Introduction: Spiritual Vaunting - Defined and Setting the Stage

Never heard of “Spiritual Vaunting”? Neither did I. I made the term up.

Vaunting is a term we don’t encounter much. So, here are some textbook definitions of the term “vaunt”:

Merriam Webster:

to make a vain display of one's own worth or attainments

to call attention to pridefully and often boastfully

a vainglorious display of what one is or has or has done

a bragging assertive statement

There is nothing inherently wrong in getting some credit and recognition for achievements. There is nothing inherently wrong with occasionally drawing attention to oneself and focusing on oneself. The problem is excess and it has become excessive in our culture.

It is particularly inappropriate when it happens in a church setting.


My first husband and I created our own little family Christmas tradition. We scoped out the local newspaper for religious Christmas programs. We spent most of December attending as many of them as we could. This involved visiting many different churches and experiencing many different faiths.

I found some aspects of these programs curious. Over time, I started to notice some themes. I was vaguely disturbed by them. It took some time and some thinking to pin down why.

I finally did. Then, I started noticing these same disturbing themes cropping up in our Latter-day Saint meetings and events. Now, I’m so concerned about the trend, I’m speaking up, in this blog series.

What disturbs me

Many of these Christmas productions would be introduced with the idea that the entire effort was “for the glory of God!” The Narrator/Presenter was quite emphatic about this and I usually believed them, until the end of the event.

It was at the end that things got muddled. We often had to listen to an endless litany of people being acknowledged and thanked. Sometimes, each person was even spotlighted and an ovation was invoked by the presenter. I didn’t like it.

This sort of thing has cropped up in our church settings. In fact, I’ve recently noticed that the endless litany of people being acknowledged and thanked has moved to the beginning of the meeting instead of the end. Applause is not common, but its substitutes have become so.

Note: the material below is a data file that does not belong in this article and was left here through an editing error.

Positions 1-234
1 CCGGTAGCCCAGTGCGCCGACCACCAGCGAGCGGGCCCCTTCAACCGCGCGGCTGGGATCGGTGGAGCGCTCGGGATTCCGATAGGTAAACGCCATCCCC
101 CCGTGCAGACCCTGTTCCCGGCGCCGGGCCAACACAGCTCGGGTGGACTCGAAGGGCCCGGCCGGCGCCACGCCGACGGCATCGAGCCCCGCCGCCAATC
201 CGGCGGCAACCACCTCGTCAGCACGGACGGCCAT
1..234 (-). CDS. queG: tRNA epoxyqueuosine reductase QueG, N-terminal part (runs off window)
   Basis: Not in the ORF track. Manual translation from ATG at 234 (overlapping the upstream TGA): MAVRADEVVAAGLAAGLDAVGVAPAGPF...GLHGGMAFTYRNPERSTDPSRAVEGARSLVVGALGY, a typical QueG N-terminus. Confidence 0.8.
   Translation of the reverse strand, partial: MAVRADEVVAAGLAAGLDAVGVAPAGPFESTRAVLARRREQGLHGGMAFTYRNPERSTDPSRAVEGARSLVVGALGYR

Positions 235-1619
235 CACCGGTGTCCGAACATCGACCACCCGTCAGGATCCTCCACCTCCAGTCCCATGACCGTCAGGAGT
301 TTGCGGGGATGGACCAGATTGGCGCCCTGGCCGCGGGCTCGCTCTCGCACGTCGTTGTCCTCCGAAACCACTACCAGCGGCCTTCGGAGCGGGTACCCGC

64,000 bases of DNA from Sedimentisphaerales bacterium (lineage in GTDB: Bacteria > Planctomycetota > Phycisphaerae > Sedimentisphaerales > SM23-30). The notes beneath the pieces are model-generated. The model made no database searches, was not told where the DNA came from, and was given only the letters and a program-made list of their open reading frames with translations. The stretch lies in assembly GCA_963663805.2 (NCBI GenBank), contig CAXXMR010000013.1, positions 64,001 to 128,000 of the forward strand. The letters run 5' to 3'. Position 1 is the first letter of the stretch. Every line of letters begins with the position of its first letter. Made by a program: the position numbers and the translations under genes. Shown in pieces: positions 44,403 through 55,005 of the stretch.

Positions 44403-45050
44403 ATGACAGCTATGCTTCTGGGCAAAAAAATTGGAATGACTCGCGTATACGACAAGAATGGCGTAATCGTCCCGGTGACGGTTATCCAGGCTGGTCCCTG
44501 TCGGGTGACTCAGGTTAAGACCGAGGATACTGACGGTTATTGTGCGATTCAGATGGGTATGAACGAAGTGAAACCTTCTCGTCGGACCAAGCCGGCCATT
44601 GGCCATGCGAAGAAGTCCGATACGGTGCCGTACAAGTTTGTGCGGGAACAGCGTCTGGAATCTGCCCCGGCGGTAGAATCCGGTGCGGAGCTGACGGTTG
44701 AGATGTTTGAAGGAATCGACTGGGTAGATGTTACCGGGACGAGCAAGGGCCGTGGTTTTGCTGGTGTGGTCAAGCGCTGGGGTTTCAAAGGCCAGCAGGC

I’m equally disturbed when I’m acknowledged and thanked. It’s nearly always for simply doing my calling. I’m serving Him in His church. I shouldn’t expect or want this type of adulation. Getting it can cause problems. I don’t want these problems, for myself or others.

The principle of non-distraction

In a General Conference address in 1998, Elder Dallin H. Oaks introduced the “principle of non-distraction” thus:

The principle I suggest to govern those officiating in the sacrament—whether preparing, administering, or passing—is that they should not do anything that would distract any member from his or her worship and renewal of covenants.

Elder Bednar invoked this same principle in 2021. Principles have general applications for which we can generate our own rules.

I’m suggesting that we should use this principle to avoid inserting ourselves into things at church and avoid distracting people away from the true emphasis of the Savior, His Atonement, the purposes for which we attend church, and what we should be concentrating on while we are there.

We should probably avoid doing or saying anything that deflects attention away from the gospel, or really anything spiritual. This is especially true if we are directing on ourselves.


Spiritual vaunting is all about “Me” and “I”. Actions and conversation focus attention away from Jesus Christ and the gospel and onto individuals instead.

Nothing we do in the Church should cause us to shift our attention away from the Savior and onto ourselves. NOTHING!

Christ’s emphasis is always on what he did for us and on giving Heavenly Father the glory. Anytime we seek glory or acclaim for ourselves, we are following Satan’s example, not Christ’s.

This is the Lord’s work, not ours. It’s His gospel, not ours. It’s His church, not ours. We should be grateful and thrilled to help in the effort, not seek adulation for what we have individually done.

Spiritual vaunting is the antithesis of the Savior. If the Savior didn’t do it, neither should we. Seeking honor or glory in the church is Satanic, not Christlike.

Spiritual Vaunting and the Perils of the Rameumptom Syndrome

“As teachers, we may speak with the tongues of angels; we may entertain, delight, amuse, astound. But if we have failed in keeping our focus on Jesus Christ, we have missed the mark and our teaching is only a shadow of what it ought to be. Always keep the focus on our Savior and Redeemer, Jesus Christ.” Elder Dieter F. Uchtdorf, “Teaching in the Savior’s Way with Elder Uchtdorf”. Address given June 12, 2022. Accessed June 12, 2022 from

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